Abstract

Soils play an important role in storing carbon as organic matter and soils globally contain twice as much carbon as the atmosphere. Organic matter can be protected from decomposition and sequestered in the soil for decades to millennia in a number of ways, including chemical recalcitrance that makes it resistant to decomposition and through stabilization interactions with mineral surfaces. Here, we examined organic matter associations with mineral surfaces in the soils of the Huff Run watershed, which has been severely impacted by coal mining activity. We hypothesized that organic matter in these soils is at least partially stabilized through interactions with different soil minerals, such as iron and manganese oxides. To address this hypothesis, we tested a new method to sequentially extract organic matter from a 140 cm soil profile from Huff Run. We extracted soil organic matter in water soluble, “free” particulate, bound to manganese oxides, and bound to iron and aluminum oxides fractions. We measured the concentrations of aluminum, calcium, iron, magnesium and manganese in each fraction using inductively-coupled plasma optical emission spectroscopy (ICP-OES). We measured the organic carbon content of our water soluble and manganese oxide associated fractions using a total organic carbon analyzer (TOC-L). We also ran quality control extractions on the 70-80 cm sample, a layer containing high concentrations of manganese oxides. Initial results indicate our method extracted the intended fractions, but further analysis is required to ascertain whether or not organic matter is being associated with soil minerals at Huff Run.

Modified Abstract

Soils play an important role in storing carbon as organic matter. Here, we examined organic matter storage in the soils of the Huff Run watershed. We hypothesized that organic matter in these soils is stabilized through interactions with soil minerals. To address this, we tested a new method to sequentially extract four different organic matter fractions from a 140 cm soil profile from Huff Run. We analyzed metal concentrations and organic carbon content of our fractions using inductively-coupled plasma optical emission spectroscopy (ICP-OES) and a total organic carbon analyzer (TOC-L), respectively. We ran quality control extractions and found that our method extracted the intended fractions, but further analysis is required to ascertain whether or not organic matter is associating with soil minerals at Huff Run.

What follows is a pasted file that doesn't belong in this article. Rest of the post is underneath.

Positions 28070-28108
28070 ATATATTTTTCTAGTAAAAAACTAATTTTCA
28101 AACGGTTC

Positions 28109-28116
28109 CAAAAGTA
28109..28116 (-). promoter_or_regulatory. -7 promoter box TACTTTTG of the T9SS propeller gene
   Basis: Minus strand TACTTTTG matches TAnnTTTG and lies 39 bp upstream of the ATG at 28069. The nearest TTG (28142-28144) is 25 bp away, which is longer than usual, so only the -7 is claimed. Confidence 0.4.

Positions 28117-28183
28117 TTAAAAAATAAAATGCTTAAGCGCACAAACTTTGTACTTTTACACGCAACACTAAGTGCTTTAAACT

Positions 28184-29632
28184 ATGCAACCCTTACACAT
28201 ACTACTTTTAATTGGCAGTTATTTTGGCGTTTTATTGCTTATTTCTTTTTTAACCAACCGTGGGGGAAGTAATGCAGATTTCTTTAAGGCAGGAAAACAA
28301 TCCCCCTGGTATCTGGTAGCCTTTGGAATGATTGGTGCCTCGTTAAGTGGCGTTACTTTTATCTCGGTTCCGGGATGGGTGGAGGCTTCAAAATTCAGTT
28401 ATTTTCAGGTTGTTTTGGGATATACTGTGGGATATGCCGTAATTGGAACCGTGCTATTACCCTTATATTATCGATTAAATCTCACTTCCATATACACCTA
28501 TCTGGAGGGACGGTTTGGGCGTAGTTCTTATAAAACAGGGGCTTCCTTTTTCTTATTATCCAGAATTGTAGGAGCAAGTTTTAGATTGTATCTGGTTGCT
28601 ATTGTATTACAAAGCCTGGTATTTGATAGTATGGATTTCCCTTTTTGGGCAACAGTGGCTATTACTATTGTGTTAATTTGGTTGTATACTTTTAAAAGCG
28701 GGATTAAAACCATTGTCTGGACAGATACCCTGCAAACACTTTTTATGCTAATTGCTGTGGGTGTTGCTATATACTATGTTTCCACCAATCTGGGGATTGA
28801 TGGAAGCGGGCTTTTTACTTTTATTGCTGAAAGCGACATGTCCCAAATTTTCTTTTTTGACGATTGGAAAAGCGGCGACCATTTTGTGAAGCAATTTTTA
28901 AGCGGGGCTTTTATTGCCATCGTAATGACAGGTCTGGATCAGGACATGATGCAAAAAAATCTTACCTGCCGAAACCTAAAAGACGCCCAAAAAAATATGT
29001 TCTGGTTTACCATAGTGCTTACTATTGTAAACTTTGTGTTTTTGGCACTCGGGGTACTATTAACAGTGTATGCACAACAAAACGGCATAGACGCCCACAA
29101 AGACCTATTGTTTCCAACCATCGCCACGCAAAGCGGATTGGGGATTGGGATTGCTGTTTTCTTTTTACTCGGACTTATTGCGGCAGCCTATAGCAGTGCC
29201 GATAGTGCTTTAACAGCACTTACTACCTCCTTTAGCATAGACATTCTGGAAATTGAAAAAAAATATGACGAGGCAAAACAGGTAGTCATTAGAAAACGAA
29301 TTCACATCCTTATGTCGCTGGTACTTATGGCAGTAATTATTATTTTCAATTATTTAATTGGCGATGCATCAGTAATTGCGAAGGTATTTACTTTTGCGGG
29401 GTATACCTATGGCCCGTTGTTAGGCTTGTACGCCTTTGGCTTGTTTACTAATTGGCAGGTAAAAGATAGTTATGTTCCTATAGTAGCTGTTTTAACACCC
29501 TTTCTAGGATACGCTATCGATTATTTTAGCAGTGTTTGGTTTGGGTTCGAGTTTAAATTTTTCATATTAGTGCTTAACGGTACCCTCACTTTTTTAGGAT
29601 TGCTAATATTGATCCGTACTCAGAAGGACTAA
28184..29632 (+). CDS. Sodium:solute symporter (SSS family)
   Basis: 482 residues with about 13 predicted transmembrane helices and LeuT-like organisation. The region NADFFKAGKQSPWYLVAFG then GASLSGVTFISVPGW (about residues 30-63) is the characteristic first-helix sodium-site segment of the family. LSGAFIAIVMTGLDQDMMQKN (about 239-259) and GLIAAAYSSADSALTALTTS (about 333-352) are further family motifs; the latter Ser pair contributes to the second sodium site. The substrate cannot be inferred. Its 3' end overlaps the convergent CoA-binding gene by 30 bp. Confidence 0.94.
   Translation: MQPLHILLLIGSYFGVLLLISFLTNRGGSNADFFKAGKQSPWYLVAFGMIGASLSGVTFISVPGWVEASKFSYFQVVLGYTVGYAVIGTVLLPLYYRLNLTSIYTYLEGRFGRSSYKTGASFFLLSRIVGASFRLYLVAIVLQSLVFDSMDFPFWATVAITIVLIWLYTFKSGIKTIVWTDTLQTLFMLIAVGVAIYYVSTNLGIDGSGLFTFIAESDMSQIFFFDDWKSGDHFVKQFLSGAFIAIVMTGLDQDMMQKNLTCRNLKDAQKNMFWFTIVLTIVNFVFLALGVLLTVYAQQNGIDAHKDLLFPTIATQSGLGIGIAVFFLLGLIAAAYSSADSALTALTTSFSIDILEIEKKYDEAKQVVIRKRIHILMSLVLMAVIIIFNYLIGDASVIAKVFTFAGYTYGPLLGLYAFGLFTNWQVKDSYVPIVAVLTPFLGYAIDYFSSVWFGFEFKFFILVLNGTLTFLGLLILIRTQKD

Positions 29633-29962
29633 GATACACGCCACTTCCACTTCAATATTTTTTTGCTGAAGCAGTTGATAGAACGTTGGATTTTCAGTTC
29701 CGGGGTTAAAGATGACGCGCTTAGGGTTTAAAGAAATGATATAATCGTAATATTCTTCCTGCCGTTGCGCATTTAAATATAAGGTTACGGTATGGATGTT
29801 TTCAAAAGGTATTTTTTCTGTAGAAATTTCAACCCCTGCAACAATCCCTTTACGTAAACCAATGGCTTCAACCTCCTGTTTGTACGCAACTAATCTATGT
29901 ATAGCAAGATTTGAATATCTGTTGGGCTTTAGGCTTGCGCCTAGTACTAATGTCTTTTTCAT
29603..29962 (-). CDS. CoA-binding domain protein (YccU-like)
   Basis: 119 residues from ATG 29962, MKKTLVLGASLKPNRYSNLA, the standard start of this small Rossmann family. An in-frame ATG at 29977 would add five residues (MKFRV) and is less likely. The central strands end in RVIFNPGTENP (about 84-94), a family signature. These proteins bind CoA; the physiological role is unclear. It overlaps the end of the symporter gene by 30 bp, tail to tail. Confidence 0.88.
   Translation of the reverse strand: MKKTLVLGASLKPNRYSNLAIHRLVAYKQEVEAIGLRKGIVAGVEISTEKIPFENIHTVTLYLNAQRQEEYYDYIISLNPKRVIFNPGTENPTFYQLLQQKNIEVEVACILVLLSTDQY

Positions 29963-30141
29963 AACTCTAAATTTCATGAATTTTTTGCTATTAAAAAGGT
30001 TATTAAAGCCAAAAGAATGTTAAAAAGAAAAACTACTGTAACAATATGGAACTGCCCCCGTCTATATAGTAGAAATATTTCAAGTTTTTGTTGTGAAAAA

Research Category

Geology/Geography

Primary Author's Major

Earth Science

Mentor #1 Information

Dr. Elizabeth Herndon

Presentation Format

Poster

Roundtable Moderator

Dr. Elizabeth Herndon

Start Date

5-4-2018 1:00 PM

Research Area

Earth Sciences | Environmental Sciences | Soil Science

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Apr 5th, 1:00 PM

Developing a protocol for extracting mineral-associated organic matter in soils developed from coal mine waste

Soils play an important role in storing carbon as organic matter and soils globally contain twice as much carbon as the atmosphere. Organic matter can be protected from decomposition and sequestered in the soil for decades to millennia in a number of ways, including chemical recalcitrance that makes it resistant to decomposition and through stabilization interactions with mineral surfaces. Here, we examined organic matter associations with mineral surfaces in the soils of the Huff Run watershed, which has been severely impacted by coal mining activity. We hypothesized that organic matter in these soils is at least partially stabilized through interactions with different soil minerals, such as iron and manganese oxides. To address this hypothesis, we tested a new method to sequentially extract organic matter from a 140 cm soil profile from Huff Run. We extracted soil organic matter in water soluble, “free” particulate, bound to manganese oxides, and bound to iron and aluminum oxides fractions. We measured the concentrations of aluminum, calcium, iron, magnesium and manganese in each fraction using inductively-coupled plasma optical emission spectroscopy (ICP-OES). We measured the organic carbon content of our water soluble and manganese oxide associated fractions using a total organic carbon analyzer (TOC-L). We also ran quality control extractions on the 70-80 cm sample, a layer containing high concentrations of manganese oxides. Initial results indicate our method extracted the intended fractions, but further analysis is required to ascertain whether or not organic matter is being associated with soil minerals at Huff Run.